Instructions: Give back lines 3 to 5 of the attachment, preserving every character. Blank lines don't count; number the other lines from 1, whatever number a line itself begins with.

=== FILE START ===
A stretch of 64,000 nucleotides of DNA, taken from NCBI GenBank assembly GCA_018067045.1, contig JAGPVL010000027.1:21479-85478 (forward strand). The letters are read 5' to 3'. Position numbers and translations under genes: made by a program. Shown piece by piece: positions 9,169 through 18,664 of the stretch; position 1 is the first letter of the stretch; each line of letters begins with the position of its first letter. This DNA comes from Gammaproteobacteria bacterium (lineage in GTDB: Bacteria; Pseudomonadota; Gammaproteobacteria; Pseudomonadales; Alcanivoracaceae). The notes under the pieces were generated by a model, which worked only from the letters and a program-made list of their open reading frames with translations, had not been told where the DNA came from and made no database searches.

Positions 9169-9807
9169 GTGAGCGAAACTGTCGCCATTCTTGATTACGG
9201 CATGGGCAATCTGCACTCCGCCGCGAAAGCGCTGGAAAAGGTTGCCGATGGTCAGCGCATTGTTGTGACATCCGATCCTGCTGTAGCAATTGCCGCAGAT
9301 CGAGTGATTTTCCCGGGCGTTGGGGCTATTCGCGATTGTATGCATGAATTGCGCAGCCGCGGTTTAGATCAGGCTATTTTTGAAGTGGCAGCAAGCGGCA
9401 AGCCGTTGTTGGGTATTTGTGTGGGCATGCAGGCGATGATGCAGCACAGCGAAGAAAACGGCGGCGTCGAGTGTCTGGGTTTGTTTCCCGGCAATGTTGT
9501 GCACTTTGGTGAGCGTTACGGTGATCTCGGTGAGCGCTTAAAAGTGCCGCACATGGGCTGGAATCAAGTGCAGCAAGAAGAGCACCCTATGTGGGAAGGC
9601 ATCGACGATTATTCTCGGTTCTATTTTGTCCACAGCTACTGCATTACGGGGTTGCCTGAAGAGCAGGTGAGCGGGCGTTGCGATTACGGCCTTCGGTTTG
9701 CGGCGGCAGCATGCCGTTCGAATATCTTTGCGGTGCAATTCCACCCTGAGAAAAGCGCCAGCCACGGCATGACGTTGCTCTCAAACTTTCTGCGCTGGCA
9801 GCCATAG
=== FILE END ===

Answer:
9169 GTGAGCGAAACTGTCGCCATTCTTGATTACGG
9201 CATGGGCAATCTGCACTCCGCCGCGAAAGCGCTGGAAAAGGTTGCCGATGGTCAGCGCATTGTTGTGACATCCGATCCTGCTGTAGCAATTGCCGCAGAT
9301 CGAGTGATTTTCCCGGGCGTTGGGGCTATTCGCGATTGTATGCATGAATTGCGCAGCCGCGGTTTAGATCAGGCTATTTTTGAAGTGGCAGCAAGCGGCA